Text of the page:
Remarrying is not an option for most Orthodox women. If they did, Jewish law would consider their children mamzerim, ostracized Jews who can’t marry other Jews, because they were conceived with one man while married to another. Leaving the Jewish faith and Jewish community is just as unthinkable. These are caring, devout women. They don’t want to abandon their religion, their beliefs, or their God.
Civil law steps in where Jewish courts fear to tread
For more and more Jewish women around the world, civil law is the only answer. Take a tour around the world of the ways that activists are using civil law to fulfill the responsibilities of the religious establishment.
Ellyse Borghi is a lawyer and a member of the Unchain My Heart Committee, an Australian organization that helps women obtain their gett. She describes two ways Australian civil law helps agunot.
- Charges of violent crime
Borghi goes to court to have gett refusal categorized as family violence.
“It is a criminal offense to breach a restraining order by committing Family Violence (what we call a Family Violence Intervention Order or IVO). If the court/police consider that withholding a gett meets the legal definition of Family Violence – then the husband could face criminal charges and up to 2 years in jail.”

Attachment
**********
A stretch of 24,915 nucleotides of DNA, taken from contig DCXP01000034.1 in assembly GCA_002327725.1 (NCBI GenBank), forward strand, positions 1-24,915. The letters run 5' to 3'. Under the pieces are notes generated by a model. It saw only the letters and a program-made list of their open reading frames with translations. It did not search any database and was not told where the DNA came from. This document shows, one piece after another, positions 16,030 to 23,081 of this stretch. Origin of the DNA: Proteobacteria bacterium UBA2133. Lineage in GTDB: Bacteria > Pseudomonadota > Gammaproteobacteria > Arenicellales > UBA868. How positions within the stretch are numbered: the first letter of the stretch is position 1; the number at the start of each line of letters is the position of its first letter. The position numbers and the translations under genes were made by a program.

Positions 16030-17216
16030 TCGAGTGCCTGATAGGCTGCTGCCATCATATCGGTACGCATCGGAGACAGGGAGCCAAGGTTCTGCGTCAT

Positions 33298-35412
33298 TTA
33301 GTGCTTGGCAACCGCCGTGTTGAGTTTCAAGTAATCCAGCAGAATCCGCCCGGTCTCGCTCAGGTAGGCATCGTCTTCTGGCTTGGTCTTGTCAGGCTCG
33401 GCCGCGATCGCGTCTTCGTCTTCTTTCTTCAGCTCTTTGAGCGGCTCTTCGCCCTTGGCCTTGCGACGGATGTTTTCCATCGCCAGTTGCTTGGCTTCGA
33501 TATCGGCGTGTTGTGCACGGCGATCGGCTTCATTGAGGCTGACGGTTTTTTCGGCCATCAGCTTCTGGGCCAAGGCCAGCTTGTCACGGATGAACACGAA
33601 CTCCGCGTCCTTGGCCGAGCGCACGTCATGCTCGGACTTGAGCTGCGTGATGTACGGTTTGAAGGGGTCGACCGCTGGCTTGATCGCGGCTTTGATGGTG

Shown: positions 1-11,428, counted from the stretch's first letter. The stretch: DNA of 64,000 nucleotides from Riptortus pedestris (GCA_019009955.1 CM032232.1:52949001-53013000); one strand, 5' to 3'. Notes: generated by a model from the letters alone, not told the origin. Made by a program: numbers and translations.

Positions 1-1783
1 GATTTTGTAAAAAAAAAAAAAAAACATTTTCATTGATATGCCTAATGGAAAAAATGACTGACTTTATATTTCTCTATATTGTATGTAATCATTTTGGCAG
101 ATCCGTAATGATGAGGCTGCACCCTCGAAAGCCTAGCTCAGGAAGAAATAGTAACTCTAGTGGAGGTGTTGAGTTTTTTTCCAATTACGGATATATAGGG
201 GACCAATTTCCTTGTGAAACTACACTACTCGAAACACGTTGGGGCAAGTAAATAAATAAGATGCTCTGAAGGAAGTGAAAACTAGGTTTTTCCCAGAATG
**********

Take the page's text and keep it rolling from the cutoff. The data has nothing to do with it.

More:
So far, a magistrate (lower court judge) has only once issued an IVO due to gett refusal. The man in question promptly gave his wife her gett, so that he wouldn’t risk criminal charges. Simply the threat of earning a criminal record was enough to convince him.
- Family court law
Borghi explains, “When the court makes the final orders (in the civil divorce), we can include an order that the parties attend the Beit Din (religious court) and follow Beit Din procedures, without specifically ordering that the gett be given. That way we don’t have issues of a forced gett.”
This year, for what is believed to be the first time, the criminal justice system in the UK has been used to free an agunah, reported the Jewish Chronicle.
Lawyers for the agunah used laws against controlling or coercive behavior, which came into effect at the end of 2015.
This new use of criminal law joins existing family law that gives the court the power to hold up a civil divorce if there is an obstacle to religious re-marriage. Adding criminal charges to the situation serves as “another weapon in our armory,” said Gary Lesin-Davis, the woman’s lawyer.
Refusing to give her a gett “involved a serious restriction on the liberty of the victim and was clearly behavior designed to control and undermine her, keeping her in an intimate relationship against her will, and preventing her from remarrying,” he added.
Although Batei Din in the UK have tried to apply sanctions to husbands in the past, like denying them honors in the synagogue, the threat of a jail sentence is a lot more powerful than being told you are not going to get an aliyah in shul.